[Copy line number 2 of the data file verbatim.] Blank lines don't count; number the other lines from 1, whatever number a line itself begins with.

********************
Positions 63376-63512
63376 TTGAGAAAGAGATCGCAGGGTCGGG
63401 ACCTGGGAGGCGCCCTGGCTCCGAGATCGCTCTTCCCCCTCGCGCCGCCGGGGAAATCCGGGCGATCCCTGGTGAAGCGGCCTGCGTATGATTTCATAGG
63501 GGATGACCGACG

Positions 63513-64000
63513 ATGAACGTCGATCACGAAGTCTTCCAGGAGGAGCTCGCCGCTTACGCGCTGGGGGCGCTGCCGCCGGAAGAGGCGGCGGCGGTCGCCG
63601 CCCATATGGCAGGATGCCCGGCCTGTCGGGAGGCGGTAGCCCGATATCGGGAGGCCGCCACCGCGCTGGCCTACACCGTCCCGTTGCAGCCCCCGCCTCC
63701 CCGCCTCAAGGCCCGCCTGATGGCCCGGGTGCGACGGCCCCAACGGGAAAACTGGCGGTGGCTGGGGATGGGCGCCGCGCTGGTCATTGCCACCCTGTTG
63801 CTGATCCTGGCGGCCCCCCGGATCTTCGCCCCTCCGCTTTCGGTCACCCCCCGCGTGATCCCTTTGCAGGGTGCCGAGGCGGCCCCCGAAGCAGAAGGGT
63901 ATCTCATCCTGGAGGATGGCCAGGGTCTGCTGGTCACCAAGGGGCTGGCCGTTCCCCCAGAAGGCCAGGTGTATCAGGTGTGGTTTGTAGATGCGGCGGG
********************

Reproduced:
63376 TTGAGAAAGAGATCGCAGGGTCGGG